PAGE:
After the War

  • Lorna Sage


Feminism was over. When Simone de Beauvoir in The Second Sex heaped up all the anthropological-philosophical-sociological-psychological evidence on the dependence and Other-ness of women, she was researching a vanishing race: ‘…already some of us have never had to sense in our femininity an inconvenience or an obstacle’.1 She stood at the end of a century and a half’s romantic enlightenment, a human individual (almost) at last. In theory, she would have been horrified at the thought that she heralded yet another era of self-consciousness and polemic on the part of women writers. Actually, of course, as The Second Sex testifies, she found a new world among the horrors. And it’s this fertile contradiction — between her yearning towards universality, and her fascinated reflexiveness — that makes her the inevitable starting-point for a study of contemporary women novelists.


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Simone de Beauvoir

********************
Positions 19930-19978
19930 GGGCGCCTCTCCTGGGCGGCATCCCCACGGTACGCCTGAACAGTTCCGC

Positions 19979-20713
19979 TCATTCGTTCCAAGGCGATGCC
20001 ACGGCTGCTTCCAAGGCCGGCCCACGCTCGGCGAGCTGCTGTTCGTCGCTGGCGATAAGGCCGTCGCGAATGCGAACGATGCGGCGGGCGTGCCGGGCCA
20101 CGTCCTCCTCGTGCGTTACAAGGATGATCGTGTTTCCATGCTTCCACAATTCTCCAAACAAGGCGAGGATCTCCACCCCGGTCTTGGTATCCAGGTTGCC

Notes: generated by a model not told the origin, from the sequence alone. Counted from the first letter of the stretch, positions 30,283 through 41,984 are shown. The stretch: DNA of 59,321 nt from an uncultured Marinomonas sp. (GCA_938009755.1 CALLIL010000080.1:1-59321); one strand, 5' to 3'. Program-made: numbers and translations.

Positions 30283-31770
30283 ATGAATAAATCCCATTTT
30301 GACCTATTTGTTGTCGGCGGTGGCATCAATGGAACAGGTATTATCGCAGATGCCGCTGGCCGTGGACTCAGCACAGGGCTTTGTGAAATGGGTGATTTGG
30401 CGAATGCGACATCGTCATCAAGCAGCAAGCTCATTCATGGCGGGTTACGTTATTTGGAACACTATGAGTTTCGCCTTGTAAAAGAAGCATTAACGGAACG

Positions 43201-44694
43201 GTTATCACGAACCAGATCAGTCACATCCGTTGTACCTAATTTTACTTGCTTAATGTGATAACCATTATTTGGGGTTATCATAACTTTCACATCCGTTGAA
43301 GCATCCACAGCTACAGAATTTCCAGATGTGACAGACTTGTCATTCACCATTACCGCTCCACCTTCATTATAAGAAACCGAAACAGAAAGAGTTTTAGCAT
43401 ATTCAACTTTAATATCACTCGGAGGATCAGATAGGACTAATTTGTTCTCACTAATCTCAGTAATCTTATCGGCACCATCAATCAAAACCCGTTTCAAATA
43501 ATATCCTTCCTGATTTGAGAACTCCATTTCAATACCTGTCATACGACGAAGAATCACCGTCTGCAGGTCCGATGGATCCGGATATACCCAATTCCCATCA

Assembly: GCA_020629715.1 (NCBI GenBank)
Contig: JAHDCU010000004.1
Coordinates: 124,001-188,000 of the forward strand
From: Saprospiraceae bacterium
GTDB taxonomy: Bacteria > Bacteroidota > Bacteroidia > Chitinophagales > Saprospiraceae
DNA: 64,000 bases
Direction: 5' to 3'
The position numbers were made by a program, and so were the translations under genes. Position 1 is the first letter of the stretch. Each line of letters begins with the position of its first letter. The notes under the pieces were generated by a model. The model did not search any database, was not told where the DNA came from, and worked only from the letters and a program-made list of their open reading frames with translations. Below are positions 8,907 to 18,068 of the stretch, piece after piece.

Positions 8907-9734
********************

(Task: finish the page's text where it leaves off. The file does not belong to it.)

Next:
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    Simone de Beauvoir, The Second Sex, (Le Deuxième Sexe, Paris: Editions Gallimard, 1949) tr. H. M. Parshley, 1953, Harmondsworth: Penguin, 1972, p. 27.Google Scholar
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Doris Lessing

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    Michel Foucault, op. cit., p. 144. For a slightly fuller version of this reading of Lessing’s’ science fiction’ novels, see Lorna Sage, ‘The Available Space’ in Moira Monteith (ed.), Women’s Writing: A Challenge to Theory, Sussex: Harvester Press, 1986, pp. 15–33.Google Scholar

Nathalie Sarraute

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© Lorna Sage 1992

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  • Lorna Sage

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